Harold Pollack notes a number of advantages of employer-based health insurance, including the potential for large employers to serve as more reliable (and potentially wiser) purchasing agents than are individuals at sea in the health insurance market. But my experience as an employer makes me intensely dislike this feature of the U.S. health insurance system nonetheless.

It’s not that I don’t want my employees to have health insurance, but that I don’t want to have personal control over their access to it. The employer-based system is fine when an employee is doing well at work, but it creates an ethical and emotional morass when an employee is not performing.

Consider this fictionalized example based on real events. An employee you hired 6 months ago has been a disappointment. He is often late to the office and slow at completing assignments. His interpersonal skills are also substandard. He is sometimes out and out rude to his co-workers, but more often he is just lazy and manipulative on work teams and ends up getting his colleagues to clean up the numerous messes he makes. Good employees have complained to you that they feel angry and exploited by his behavior. He has been counselled about these problems orally and in writing on multiple occasions. Each time his behavior and work performance improved for a week or so and then slid back to its usual low standard.

As his boss, you set a meeting with the employee in which you detail the problems he has had, his failed efforts at correcting them when counseled to do so, and your decision to give him two weeks notice. And then he starts to sob.

“My little girl was diagnosed with leukemia three months ago! She’s on my health insurance and we can’t afford her treatment at the cancer center.” He reaches into his briefcase and produces the latest bill paid by his insurer: It’s more than his annual salary. Even the co-payments will be a challenge because he has no savings. “Please don’t fire me!” he begs.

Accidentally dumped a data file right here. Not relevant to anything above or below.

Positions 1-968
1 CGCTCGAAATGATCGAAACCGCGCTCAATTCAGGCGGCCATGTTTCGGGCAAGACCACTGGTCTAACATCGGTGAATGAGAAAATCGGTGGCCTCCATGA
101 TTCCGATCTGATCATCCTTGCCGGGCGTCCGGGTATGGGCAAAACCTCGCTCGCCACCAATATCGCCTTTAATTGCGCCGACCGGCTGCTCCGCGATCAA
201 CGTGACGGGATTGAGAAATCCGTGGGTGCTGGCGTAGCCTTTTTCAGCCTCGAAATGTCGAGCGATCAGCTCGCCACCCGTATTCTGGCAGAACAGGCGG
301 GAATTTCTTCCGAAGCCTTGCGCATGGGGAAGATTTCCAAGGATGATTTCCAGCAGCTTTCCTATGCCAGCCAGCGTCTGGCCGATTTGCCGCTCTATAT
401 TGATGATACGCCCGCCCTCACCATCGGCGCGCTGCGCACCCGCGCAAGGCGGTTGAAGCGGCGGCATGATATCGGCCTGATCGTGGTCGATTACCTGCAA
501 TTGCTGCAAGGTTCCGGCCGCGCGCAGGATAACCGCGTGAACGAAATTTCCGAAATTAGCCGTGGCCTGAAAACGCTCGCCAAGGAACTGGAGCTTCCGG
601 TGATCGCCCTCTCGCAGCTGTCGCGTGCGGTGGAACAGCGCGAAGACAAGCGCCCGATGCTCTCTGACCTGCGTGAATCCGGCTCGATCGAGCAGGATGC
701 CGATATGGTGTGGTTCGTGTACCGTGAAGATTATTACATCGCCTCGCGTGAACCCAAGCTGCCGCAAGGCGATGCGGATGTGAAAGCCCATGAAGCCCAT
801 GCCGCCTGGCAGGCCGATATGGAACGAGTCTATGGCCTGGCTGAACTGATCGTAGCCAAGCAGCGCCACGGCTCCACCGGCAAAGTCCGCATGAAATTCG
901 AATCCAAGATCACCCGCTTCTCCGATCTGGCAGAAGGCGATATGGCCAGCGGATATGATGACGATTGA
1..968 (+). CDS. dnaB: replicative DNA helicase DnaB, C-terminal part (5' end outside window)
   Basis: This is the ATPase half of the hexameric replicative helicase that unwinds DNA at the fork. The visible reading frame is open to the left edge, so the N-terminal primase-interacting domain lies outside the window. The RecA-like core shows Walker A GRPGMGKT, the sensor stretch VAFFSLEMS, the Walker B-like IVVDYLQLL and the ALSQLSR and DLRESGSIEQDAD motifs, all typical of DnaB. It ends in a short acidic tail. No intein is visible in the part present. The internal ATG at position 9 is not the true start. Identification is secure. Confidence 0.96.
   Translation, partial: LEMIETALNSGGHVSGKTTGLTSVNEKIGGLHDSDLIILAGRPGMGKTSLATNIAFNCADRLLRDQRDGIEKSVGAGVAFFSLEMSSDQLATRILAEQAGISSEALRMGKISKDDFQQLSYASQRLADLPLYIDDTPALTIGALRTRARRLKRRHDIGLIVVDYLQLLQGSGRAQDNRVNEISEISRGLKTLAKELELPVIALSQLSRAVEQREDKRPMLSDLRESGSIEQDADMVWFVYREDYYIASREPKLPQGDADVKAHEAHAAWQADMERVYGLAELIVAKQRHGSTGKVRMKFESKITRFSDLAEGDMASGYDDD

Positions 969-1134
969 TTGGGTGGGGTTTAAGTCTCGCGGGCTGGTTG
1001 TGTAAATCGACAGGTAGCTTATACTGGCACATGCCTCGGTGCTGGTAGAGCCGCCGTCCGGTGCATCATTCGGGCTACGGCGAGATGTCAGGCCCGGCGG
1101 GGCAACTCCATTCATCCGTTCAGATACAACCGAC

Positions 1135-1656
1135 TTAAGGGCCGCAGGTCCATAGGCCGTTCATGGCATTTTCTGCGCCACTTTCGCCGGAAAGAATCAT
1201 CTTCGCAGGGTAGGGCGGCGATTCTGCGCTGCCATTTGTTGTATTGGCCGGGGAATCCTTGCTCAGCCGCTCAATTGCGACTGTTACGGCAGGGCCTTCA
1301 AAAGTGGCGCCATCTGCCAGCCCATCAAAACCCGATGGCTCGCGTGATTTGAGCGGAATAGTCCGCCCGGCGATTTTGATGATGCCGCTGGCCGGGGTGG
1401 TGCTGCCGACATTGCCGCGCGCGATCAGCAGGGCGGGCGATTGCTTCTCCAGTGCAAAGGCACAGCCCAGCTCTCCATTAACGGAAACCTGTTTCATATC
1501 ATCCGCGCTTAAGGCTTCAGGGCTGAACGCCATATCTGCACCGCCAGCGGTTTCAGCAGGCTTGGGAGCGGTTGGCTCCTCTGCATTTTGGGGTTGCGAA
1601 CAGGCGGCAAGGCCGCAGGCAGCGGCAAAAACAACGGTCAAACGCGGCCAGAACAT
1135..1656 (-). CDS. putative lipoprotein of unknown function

You know he can’t afford to COBRA back his employer-based insurance. You can tell yourself that if you fire him, his child will be swiftly moved onto your state’s Medicaid program, allowing a seamless financial transition that will not even be noticed by her current clinical care team and cancer center. And also of course the Easter Bunny, who is trained in oncology, will lend a hand.

But you know the reality: If you fire this person and it takes him even 8 weeks to find a new job, his daughter’s care might be compromised by his loss of health insurance. As you struggle with the decision, some of the co-workers who formerly complained to you come in and start saying that the guy really isn’t that bad. You learn that one of your employees has a son who attends school with the cancer-stricken daughter and thereby learned of the family’s situation. The story has gone around the worksite and many people are now afraid that if they are honest with you about the problem employee’s continuing poor performance, they will be responsible for his daughter’s loss of health insurance.

Even though he was a terrible employee long before his daughter’s diagnosis, people who know better start saying that his work was always great before his family’s misfortune. Now some people are not only doing his job for him, they are also lying to cover up for him. Other continue to resent him and start resenting the people who enabling his poor work behavior. Meanwhile, the employee himself is clearly terrified of you, because he sees you not just as someone thinking about firing him, but as someone who has the power to end his child’s life.

Each day he continues to be a poor employee, wasting money, making life intolerable for his co-workers, alienating customers and putting the future of your firm at risk. And every time you reach for your firing pen you think of that little girl and your heart breaks.

What would you do?

What I concluded as an employer from experiences like these is that employer-based health insurance gives me far more power than I want or should have over the health of my employees and their families. Yes, I could just be a cold bastard and fire people like the employee in my fictional example, telling myself that if his daughter doesn’t like it she can complain to Adam Smith. But I’m not built that way and I don’t think most other employers are either. People who do their jobs badly may well deserve to be fired by their employers, but whether they and their families live or die should not also hang in the balance.

[Cross-posted at The Monkey Cage]

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Keith Humphreys is a Professor of Psychiatry at Stanford University and served as Senior Policy Advisor in the White House Office of National Drug Control Policy in the Obama Administration. @KeithNHumphreys